Modeling cardiac β-adrenergic signaling with normalized-Hill differential equations: comparison with a biochemical model
Department of Biomedical Engineering, University of Virginia, Charlottesville, VA 22908, USA
BMC Systems Biology 2010, 4:157 doi:10.1186/1752-0509-4-157Published: 18 November 2010
New approaches are needed for large-scale predictive modeling of cellular signaling networks. While mass action and enzyme kinetic approaches require extensive biochemical data, current logic-based approaches are used primarily for qualitative predictions and have lacked direct quantitative comparison with biochemical models.
We developed a logic-based differential equation modeling approach for cell signaling networks based on normalized Hill activation/inhibition functions controlled by logical AND and OR operators to characterize signaling crosstalk. Using this approach, we modeled the cardiac β1-adrenergic signaling network, including 36 reactions and 25 species. Direct comparison of this model to an extensively characterized and validated biochemical model of the same network revealed that the new model gave reasonably accurate predictions of key network properties, even with default parameters. Normalized Hill functions improved quantitative predictions of global functional relationships compared with prior logic-based approaches. Comprehensive sensitivity analysis revealed the significant role of PKA negative feedback on upstream signaling and the importance of phosphodiesterases as key negative regulators of the network. The model was then extended to incorporate recently identified protein interaction data involving integrin-mediated mechanotransduction.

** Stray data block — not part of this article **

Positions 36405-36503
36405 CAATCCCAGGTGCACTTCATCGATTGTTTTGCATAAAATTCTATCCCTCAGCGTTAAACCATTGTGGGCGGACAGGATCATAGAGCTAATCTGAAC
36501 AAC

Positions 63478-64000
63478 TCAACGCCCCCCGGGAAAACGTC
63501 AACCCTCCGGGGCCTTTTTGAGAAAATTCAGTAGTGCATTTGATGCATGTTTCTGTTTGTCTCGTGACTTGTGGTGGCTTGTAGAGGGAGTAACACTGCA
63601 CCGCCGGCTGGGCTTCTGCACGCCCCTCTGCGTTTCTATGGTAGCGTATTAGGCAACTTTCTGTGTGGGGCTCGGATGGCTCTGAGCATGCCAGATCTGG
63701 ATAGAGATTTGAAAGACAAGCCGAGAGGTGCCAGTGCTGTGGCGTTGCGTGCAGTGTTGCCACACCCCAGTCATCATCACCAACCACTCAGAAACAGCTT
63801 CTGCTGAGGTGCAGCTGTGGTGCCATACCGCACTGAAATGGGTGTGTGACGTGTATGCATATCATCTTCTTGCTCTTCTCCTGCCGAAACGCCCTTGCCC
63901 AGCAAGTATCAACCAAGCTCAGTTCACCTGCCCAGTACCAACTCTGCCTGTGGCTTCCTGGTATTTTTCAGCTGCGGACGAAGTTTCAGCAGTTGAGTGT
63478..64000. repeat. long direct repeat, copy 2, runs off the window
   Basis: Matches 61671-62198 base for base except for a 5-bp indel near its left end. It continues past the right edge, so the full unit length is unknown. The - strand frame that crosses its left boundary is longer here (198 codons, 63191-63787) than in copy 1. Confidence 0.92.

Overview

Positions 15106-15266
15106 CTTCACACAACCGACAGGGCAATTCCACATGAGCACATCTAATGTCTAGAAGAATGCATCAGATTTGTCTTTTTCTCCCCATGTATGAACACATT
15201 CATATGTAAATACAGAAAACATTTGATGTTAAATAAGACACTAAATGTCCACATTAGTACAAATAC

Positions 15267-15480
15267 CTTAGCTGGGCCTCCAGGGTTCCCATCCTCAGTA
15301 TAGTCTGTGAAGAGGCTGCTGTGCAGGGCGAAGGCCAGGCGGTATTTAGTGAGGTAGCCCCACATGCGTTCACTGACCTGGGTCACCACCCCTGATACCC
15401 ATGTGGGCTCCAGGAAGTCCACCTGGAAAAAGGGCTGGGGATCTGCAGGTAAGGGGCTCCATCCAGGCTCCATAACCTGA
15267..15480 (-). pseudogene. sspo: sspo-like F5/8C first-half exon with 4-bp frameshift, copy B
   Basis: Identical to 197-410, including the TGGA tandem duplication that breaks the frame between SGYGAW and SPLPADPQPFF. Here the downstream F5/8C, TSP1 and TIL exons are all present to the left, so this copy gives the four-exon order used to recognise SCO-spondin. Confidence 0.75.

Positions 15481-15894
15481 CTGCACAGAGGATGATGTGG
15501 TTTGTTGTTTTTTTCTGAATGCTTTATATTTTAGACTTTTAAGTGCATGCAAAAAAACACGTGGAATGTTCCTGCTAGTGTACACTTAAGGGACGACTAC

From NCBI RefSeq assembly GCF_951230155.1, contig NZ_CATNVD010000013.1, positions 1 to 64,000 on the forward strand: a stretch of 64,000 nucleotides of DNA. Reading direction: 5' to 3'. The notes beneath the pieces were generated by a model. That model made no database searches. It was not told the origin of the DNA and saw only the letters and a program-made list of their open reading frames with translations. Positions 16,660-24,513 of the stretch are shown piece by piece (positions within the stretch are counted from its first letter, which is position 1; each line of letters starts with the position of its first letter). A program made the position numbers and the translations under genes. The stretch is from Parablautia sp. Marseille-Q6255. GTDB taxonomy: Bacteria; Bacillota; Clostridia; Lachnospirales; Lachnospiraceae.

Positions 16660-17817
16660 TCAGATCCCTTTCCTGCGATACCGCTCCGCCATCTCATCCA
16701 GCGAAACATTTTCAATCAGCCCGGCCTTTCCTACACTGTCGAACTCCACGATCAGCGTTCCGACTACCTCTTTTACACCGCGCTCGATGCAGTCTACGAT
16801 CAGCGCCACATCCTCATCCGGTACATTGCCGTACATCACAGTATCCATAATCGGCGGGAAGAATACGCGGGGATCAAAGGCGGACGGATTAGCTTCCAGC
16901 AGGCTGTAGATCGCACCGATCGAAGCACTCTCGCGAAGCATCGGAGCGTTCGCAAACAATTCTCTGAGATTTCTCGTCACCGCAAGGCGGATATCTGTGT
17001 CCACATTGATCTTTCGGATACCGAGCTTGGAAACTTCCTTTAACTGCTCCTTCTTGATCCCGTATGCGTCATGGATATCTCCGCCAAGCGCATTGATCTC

The normalized-Hill differential equation modeling approach allows quantitative prediction of network functional relationships and dynamics, even in systems with limited biochemical data.